• magical realism
  • “what-if” fiction that starts with a seemingly simple premise and reaches surprising conclusions
  • Stuff that makes me think
  • Stuff that rocks my perception of the world
  • Stuff that makes me uncomfortable
  • Books that seem disjointed, but in the end come together like a perfect puzzle
  • Books I can read over and over again
  • Beautiful language
  • Flawed characters
  • Books that make me feel clever
  • Pop culture references (Simpsons)
  • Short chapters
  • A fast-paced story that I hate to put down
  • Strong female characters
  • Natural “voice”
  • Sex
  • philosophical and spiritual themes
  • Hope
  • Richly detailed worlds
  • Really complicated plots that still feel natural

Things I HATE in a Novel
  • uninspired Tolkien knockoffs
  • bad fan fiction
  • poorly researched novels
  • unsatisfying endings
  • Too much beautiful writing
  • Utterly evil characters
  • vampire anti-heroes
  • heck, nowadays, I’m just sick of vampires
  • Books that insult the readers intelligence
  • A heavy-handed agenda
  • Logically flawed science fiction
  • Too many pop-culture references (Family Guy)
  • Boring plots
  • Most romances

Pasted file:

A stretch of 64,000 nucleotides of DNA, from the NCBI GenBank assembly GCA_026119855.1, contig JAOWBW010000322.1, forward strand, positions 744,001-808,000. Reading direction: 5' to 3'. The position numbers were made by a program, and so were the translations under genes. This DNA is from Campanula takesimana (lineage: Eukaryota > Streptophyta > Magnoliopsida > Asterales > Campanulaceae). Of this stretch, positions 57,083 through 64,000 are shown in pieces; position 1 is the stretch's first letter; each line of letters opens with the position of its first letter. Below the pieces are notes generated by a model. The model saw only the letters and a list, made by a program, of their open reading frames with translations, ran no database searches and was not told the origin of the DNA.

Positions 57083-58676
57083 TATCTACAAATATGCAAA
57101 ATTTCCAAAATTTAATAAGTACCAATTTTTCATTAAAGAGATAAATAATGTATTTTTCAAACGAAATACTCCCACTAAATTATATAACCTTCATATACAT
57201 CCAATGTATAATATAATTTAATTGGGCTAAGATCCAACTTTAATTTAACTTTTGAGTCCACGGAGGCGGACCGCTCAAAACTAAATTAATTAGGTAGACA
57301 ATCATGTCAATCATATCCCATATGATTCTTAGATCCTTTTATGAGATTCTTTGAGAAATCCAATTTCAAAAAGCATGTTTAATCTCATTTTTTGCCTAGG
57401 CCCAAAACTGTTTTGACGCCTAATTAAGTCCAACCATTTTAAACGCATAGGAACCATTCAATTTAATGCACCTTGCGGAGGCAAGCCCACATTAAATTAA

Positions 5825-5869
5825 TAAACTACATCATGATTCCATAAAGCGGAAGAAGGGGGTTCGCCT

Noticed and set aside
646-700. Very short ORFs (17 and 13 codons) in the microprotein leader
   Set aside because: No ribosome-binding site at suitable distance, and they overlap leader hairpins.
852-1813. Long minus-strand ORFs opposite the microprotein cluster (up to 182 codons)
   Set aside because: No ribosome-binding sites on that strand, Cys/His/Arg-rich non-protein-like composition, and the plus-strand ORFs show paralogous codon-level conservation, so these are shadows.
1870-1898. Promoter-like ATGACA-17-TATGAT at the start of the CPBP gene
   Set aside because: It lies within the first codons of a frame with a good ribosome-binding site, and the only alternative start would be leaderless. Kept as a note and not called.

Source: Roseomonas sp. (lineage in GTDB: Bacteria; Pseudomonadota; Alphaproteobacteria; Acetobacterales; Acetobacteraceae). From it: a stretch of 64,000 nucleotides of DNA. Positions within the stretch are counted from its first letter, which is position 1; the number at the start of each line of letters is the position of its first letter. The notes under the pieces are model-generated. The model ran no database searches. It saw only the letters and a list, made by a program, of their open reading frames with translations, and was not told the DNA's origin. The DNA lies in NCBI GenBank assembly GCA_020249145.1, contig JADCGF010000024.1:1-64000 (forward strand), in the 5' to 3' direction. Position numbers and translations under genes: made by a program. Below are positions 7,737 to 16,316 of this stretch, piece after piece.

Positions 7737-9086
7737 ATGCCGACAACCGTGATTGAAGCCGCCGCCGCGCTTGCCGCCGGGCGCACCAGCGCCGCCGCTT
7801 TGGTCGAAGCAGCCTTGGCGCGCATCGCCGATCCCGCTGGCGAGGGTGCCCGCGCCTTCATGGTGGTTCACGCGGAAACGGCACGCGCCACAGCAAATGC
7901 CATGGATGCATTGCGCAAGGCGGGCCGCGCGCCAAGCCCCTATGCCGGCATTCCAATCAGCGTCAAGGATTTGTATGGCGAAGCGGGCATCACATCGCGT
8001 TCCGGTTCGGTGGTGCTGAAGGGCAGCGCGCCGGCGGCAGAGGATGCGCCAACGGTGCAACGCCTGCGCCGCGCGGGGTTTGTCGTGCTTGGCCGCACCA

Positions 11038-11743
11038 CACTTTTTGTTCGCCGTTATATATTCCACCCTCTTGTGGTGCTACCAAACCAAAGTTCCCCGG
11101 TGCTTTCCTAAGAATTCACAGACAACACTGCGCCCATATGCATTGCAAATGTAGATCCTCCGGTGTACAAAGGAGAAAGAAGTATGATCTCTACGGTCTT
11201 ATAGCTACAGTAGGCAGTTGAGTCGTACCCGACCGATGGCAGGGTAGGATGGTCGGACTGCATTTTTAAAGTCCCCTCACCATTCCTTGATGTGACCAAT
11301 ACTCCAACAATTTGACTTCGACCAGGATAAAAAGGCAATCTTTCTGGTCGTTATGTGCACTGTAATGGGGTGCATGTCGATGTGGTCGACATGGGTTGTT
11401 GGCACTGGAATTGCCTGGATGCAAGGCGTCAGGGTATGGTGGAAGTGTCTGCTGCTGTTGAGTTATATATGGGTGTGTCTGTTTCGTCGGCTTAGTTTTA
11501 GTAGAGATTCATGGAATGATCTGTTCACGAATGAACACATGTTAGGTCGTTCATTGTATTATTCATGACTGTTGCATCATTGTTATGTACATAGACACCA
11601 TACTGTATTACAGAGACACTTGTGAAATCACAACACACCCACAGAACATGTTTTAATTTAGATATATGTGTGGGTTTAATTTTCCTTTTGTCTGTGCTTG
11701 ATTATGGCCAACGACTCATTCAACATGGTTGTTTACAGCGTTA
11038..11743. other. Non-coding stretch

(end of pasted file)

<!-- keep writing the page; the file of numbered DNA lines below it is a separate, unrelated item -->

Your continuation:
• Very technical science fiction
  • Forgettable characters
  • Anything with “Dan Brown” on the binding
  • Clumsy stories that drag the characters from plot point to plot point
I probably won't say too much about the novel as I'm writing it (if, indeed, I do write one), but here are some quotes that would go in the preface.

“I speke of many hundred yeres ago.
But now can no man see non elvès mo”
—The Wife of Bathes Tale, Chaucer

“Do you believe in fairies? Say quick that you believe! If you believe, clap your hands!”
—Peter Pan, J. M. Barrie (the play, not the book)

“Mary, it takes a fairy to make something pretty.”
—The Boys in the Band, M. Crowley

Today's writing totals:
Journal:785 words
Blog: 362 words
DAILY TOTAL: 1147 words



It's become a tradition for me to create a private blog when I'm working on a novel. I've got a handful of friends who are very supportive, and furthermore they seem to be genuinely interested in the whole messy process. Writing the blog is nominally more efficient than writing (or more generally complaining) to each person individually. When the first draft of the novel is done (none of my novels have survived a second draft yet), I have taken great pleasure in ritually closing out the blog.

This month I started a blog to track my day-to-day writing, even though I'm not writing a novel. It has been enjoyable to produce something for public view every day. Furthermore, because I post a running word count, I feel embarrassed if I skip writing, and humiliation does wonders for my motivation.

The problem with my previous blog is that, although it looks sharp, it's actually a pain to maintain because I can only post to it from my home computer. For that reason I am looking into moving my blog here, to Blogger. I'm not committing to it yet, but I'm going to give it a go.